The tale of two former IGPs

From MalaysianInsider

KUALA LUMPUR, Oct 4 – One is the longest-serving top police officer Malaysia has ever known, someone who left the force with his reputation and image intact. The other is a former top cop who left the force in disgrace after an assault on former deputy prime minister Datuk Seri Anwar Ibrahim in 1998.

One is a former top cop who reached the peak of the corporate world here, and who looks the part in society pages and roundtable discussions on law and order. The other is a former top cop who shuns publicity like the plague and is shunned by the movers and shakers in government.

The contrast between Tun Hanif Omar and Tan Sri Rahim Noor is not only skin-deep. Both were signatories to two historic agreements between the Government of Malaysia and the Communist Party of Malaya in 1989, watershed agreements that ended the armed conflict between the communists and the government.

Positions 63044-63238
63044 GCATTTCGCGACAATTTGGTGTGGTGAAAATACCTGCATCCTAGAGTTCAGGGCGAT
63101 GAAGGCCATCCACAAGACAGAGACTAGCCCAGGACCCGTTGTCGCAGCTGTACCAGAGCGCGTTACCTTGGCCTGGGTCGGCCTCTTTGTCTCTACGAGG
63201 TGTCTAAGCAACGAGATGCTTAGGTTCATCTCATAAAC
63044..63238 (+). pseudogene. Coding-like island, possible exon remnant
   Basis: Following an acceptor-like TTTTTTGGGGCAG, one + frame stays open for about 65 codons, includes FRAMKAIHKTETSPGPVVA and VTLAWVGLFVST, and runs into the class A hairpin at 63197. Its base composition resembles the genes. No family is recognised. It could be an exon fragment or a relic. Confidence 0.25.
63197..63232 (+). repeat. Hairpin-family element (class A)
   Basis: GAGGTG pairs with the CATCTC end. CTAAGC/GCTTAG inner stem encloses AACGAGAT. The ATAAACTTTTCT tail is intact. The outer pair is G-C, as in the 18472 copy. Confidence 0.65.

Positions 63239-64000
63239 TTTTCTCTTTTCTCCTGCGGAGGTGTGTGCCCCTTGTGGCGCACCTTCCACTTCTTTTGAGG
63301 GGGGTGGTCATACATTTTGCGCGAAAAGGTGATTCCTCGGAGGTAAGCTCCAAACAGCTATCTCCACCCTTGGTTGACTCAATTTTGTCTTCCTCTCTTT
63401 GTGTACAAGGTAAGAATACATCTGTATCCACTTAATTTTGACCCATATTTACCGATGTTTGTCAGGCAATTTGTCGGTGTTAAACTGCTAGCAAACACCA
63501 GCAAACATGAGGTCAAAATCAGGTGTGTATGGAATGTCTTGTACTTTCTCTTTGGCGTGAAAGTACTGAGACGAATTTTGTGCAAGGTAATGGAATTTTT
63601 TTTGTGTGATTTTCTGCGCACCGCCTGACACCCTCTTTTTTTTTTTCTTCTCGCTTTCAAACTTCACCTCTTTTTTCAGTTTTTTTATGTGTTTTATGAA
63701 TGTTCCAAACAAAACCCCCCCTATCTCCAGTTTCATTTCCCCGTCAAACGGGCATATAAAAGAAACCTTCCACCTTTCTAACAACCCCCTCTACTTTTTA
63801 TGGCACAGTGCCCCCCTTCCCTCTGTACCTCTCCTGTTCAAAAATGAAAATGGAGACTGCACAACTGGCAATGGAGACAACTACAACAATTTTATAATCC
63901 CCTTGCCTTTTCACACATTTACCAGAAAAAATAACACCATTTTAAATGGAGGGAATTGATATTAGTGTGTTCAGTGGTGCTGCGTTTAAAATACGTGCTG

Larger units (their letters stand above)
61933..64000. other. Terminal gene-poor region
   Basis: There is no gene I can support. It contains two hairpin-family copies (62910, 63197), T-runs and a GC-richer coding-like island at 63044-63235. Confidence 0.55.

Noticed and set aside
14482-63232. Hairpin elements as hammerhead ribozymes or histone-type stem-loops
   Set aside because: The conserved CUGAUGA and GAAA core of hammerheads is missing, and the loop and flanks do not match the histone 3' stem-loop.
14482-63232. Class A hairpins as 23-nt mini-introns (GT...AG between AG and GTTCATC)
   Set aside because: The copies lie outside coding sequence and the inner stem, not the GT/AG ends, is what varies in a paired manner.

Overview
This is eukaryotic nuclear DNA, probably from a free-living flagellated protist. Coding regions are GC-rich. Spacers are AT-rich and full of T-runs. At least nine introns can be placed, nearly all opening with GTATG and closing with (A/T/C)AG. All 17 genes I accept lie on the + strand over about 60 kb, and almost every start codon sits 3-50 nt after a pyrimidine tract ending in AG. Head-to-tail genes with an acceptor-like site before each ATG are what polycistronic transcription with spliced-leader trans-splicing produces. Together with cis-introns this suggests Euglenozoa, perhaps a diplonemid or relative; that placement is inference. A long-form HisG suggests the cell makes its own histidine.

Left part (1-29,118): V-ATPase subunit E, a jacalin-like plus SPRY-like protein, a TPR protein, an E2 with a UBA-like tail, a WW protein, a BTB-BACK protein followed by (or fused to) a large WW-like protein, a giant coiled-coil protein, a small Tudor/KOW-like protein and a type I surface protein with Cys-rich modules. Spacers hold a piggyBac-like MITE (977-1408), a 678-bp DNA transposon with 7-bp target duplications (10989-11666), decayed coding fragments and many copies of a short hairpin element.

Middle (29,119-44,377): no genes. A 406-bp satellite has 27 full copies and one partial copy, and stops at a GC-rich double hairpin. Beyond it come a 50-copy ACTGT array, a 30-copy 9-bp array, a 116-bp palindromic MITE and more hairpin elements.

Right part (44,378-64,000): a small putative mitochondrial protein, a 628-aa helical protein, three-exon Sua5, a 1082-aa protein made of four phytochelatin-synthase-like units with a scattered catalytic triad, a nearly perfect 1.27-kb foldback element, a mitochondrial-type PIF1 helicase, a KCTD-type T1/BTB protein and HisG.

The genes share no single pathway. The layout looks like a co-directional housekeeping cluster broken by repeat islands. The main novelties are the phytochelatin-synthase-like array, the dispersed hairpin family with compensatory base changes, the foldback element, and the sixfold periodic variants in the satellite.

But today they occupy opposing sides of the spectrum on public opinion over Chin Peng and the Communist Party of Malaya.

Haniff is part of the strong anti-CPM lobby, the body of Malaysians who do not want Chin Peng to be allowed to step on Malaysian soil.

They argue that the communists inflicted death and suffering on many Malaysians, especially security personnel, and have right to return home.

Rahim is among a group of Malaysians who are guided by the principle that once an agreement has been inked, a line has to be drawn in the sand and the government has a duty and a legal obligation to adhere to the terms of the agreement.

No ifs and buts. No re-opening old wounds.